Sunday, January 19, 2014

Wasn't and will never be Barbie

Not gonna lie, I was kind of a weird little kid. Read too many books, was kinda chubby, and talked too much. But I do remember loving the whole Barbie brand. I was in love with dressing them up, making sure they had the best house, coloring in Ken and Barbie in their coloring books perfectly, playing the online games (I literally beat the Barbie Secret Agent game..), and I idolized the beauty that other girls my age had for years upon years. When I saw a Barbie a few days ago, it didn't remind me of the little bits of fun I had with the doll, it reminded me of all of my self-esteem problems that I had when I was so young.

Now, don't stop here and go, "It's a freaking doll. Get over it. She's thin, so what? Girls can be thin and healthy." Trust me, I know that. I get kind of frustrated over the constant battles between items that promote conventional beauty-- I'm all for destandardizing our standard, but sometimes it's just incessant. But when I look at a Barbie, I think of how all throughout elementary school, I wished to just be pretty and thin. I'd play with Barbie, looking at her thin legs, huge chest, gorgeous hair, and perfect makeup. We all wished to be at that 'cool' teenager stage where all of puberty had finally made us pretty. Barbie was that kind of pretty. I didn't know many cool kids then, but I knew that Barbie was probably a cool teenager. She wasn't cool because of all of her cool jobs, she was cool in my head because she was the kind of pretty I hoped to be some day. That's what Barbie instilled in me-- a desire for something unattainable, unimportant, and unrealistic.

What makes me frustrated about Barbie isn't necessarily the unproportional body or the way Mattel tries to make her because it's mostly adults that stir controversy over that. I've seen the photos of Barbie's dimensions and read about the organizations that have tried to stop some of their products, but I've seen them when I was at an age that I could recognize the faults and not worry about it. I get upset looking at a Barbie because when you're subjugated to it as a little girl and a Barbie is all you can think about getting for Christmas so that you can dress up her 36D bust and 18" waist with tiny, barely-there clothes, it hurts to know that other little girls are idolizing it too, hoping to just be... pretty. All I could think about then was growing up to have a bigger chest and be skinny. You can't understand at that age what conventional beauty means and that there are people trying to fight it. Or worse, you don't understand until later that that kind of beauty isn't always the norm and you've already had so many problems with it earlier.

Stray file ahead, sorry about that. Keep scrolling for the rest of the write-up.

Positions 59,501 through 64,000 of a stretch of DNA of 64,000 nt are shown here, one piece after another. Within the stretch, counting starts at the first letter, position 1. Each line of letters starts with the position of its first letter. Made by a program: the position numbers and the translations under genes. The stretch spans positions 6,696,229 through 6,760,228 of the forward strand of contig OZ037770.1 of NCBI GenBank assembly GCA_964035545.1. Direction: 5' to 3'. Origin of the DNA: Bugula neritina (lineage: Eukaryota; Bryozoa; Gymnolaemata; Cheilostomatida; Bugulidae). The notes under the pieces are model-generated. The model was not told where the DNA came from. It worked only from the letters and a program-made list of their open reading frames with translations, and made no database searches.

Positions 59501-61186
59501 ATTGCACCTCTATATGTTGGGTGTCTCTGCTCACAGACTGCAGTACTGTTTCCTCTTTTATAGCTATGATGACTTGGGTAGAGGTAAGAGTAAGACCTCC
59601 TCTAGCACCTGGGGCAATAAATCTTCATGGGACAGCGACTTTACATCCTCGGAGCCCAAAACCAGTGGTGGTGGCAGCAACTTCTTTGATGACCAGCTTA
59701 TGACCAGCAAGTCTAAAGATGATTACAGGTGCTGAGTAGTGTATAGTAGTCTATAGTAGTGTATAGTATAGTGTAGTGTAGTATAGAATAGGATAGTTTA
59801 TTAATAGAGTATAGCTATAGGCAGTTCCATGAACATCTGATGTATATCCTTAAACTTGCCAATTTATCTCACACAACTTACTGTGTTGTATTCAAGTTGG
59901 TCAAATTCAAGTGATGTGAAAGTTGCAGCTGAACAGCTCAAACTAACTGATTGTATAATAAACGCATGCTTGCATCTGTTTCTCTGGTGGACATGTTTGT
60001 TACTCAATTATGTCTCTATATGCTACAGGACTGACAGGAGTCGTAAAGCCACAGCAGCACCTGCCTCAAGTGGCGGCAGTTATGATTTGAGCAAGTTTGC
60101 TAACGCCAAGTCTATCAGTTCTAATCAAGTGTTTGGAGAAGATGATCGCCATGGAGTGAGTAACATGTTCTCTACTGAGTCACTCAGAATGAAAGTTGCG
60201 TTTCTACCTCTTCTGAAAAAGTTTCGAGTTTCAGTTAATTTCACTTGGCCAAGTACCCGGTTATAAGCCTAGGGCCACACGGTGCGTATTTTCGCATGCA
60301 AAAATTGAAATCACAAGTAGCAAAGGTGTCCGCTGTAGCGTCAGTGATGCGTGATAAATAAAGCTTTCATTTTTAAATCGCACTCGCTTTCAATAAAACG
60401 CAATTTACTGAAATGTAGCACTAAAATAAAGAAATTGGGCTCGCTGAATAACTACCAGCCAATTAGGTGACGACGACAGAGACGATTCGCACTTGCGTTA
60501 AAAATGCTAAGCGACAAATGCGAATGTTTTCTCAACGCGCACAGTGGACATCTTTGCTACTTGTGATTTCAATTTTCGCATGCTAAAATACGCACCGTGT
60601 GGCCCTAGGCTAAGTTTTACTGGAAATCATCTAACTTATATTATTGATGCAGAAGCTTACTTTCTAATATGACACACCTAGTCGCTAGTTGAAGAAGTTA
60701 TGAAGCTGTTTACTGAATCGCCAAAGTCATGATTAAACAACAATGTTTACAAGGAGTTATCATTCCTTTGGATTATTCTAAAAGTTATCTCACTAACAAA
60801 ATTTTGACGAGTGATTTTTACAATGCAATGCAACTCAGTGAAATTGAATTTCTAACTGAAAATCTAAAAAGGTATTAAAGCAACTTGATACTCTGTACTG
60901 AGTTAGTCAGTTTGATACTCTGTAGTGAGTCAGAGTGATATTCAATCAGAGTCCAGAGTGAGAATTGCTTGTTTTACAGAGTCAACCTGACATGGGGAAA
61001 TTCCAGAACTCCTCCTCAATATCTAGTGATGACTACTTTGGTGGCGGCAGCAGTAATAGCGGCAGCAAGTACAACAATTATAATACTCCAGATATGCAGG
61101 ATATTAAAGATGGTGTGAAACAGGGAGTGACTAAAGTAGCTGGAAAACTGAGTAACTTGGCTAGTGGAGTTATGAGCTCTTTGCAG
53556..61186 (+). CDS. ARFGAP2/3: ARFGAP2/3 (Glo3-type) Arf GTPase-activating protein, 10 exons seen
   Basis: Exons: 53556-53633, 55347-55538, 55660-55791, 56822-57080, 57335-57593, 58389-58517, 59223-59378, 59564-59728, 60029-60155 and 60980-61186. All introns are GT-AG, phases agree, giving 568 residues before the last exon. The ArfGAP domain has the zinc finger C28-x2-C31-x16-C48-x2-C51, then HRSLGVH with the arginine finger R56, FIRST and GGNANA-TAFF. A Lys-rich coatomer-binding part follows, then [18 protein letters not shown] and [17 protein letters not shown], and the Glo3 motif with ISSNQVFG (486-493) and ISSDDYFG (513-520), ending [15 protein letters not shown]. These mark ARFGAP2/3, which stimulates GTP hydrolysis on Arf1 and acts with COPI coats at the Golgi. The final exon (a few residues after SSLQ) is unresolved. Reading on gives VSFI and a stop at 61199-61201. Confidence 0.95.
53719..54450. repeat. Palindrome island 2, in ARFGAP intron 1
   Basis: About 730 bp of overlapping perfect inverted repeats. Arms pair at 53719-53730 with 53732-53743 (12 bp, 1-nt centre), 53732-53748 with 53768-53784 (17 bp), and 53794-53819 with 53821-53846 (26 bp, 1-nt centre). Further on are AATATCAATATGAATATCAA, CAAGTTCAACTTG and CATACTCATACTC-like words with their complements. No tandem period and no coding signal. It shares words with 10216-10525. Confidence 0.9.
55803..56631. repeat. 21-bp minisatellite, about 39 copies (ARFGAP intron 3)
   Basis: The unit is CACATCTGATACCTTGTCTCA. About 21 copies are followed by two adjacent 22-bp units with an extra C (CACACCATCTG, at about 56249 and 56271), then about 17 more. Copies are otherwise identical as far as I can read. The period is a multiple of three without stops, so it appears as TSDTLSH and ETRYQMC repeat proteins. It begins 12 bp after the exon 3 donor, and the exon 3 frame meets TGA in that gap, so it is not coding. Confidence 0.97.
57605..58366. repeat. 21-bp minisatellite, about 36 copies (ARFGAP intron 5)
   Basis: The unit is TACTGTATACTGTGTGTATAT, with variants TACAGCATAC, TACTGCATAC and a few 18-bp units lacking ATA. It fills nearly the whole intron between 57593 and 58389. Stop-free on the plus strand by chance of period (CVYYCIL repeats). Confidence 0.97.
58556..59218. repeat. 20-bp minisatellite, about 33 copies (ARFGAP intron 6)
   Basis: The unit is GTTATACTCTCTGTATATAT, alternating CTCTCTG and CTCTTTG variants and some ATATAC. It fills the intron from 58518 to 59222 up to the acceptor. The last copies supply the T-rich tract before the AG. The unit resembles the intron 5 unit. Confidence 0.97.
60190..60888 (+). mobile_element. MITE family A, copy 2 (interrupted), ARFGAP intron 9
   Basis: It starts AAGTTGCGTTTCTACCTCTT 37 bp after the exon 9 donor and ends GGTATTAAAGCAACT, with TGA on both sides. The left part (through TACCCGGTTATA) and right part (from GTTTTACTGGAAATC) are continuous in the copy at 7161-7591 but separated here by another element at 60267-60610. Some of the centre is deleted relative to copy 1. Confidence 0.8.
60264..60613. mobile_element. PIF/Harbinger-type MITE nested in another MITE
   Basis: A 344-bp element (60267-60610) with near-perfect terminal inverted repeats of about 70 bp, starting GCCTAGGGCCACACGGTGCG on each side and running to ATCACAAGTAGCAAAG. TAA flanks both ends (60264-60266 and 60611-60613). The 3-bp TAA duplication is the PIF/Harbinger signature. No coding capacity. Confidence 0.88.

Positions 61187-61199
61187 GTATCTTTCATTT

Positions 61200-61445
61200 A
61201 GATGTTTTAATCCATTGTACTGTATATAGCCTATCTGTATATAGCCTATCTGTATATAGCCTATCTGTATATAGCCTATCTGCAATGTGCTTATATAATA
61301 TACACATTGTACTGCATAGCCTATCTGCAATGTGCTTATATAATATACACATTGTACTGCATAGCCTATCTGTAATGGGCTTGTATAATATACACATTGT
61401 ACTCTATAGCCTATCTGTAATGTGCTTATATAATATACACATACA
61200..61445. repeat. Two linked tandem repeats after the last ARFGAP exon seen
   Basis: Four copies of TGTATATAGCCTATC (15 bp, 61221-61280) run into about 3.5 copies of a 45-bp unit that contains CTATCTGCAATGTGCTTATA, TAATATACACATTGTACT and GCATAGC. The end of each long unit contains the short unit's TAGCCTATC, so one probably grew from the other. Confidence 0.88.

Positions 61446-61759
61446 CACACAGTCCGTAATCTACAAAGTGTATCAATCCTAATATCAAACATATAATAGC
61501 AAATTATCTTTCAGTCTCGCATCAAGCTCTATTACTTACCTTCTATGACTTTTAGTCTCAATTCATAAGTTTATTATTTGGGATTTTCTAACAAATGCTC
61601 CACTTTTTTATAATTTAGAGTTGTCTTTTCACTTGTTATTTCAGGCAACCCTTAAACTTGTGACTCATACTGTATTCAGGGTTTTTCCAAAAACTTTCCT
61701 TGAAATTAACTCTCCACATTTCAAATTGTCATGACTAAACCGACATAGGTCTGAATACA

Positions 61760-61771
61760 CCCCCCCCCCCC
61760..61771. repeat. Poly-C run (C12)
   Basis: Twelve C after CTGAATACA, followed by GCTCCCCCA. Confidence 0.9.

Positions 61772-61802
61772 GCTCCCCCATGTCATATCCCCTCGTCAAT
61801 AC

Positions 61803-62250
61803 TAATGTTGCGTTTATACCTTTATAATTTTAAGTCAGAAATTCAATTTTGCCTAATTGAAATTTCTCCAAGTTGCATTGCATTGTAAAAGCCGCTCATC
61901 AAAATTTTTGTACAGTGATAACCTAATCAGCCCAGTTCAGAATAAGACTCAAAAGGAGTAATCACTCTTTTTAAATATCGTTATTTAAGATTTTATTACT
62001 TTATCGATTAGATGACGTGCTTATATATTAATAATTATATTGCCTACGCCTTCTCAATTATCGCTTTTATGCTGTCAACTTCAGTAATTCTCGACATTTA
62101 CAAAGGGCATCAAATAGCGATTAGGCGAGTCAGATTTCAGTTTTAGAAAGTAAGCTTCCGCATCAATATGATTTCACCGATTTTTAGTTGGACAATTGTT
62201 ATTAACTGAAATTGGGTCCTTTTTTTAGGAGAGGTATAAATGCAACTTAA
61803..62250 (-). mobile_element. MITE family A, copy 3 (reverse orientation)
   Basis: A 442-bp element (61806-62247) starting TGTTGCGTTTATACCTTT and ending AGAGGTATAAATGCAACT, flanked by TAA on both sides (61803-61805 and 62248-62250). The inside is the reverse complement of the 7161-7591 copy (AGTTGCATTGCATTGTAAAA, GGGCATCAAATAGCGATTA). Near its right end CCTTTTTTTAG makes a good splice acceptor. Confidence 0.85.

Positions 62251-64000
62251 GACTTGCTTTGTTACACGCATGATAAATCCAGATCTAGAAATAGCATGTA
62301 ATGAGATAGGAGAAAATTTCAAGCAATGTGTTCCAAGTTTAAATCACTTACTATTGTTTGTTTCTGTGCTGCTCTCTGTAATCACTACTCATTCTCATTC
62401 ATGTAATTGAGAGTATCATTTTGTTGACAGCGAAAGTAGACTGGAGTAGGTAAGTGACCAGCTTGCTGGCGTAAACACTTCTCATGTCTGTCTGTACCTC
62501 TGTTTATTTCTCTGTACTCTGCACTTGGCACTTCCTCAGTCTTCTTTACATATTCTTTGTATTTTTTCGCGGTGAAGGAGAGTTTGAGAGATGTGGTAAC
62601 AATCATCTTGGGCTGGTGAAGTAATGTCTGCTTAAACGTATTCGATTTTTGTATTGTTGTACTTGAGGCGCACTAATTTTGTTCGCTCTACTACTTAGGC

Call this a post against conventional beauty or a post against Barbies, whatever. All I'm saying is that this is a personal tale of a Barbie's unattainable prettiness really does have an effect on little girls, whether or not you'd like to believe it. 

xoxo,
Meredith




2 comments:

  1. I love this! So completely true. I was also a huge Barbie fan as a child and it really is kinda sad to think that we idolized those dolls so much when they're completely unrealistic and there are many ways to be beautiful besides having those crazy proportions. Your sentence "Read too many books, was kinda chubby, and talked too much" literally describes me as a child, and the talking too much probably even now (haha) so I can definitely relate. It's hard to be a little chubby especially as a child and unrealistic models of beauty certainly don't help.

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    1. Thanks so much, Taylor! I'm still just amazed by the photos of the real life dimensions and the fact that Barbie would probably have to have walked on all fours to walk... absolutely crazy that this is a DOLL.

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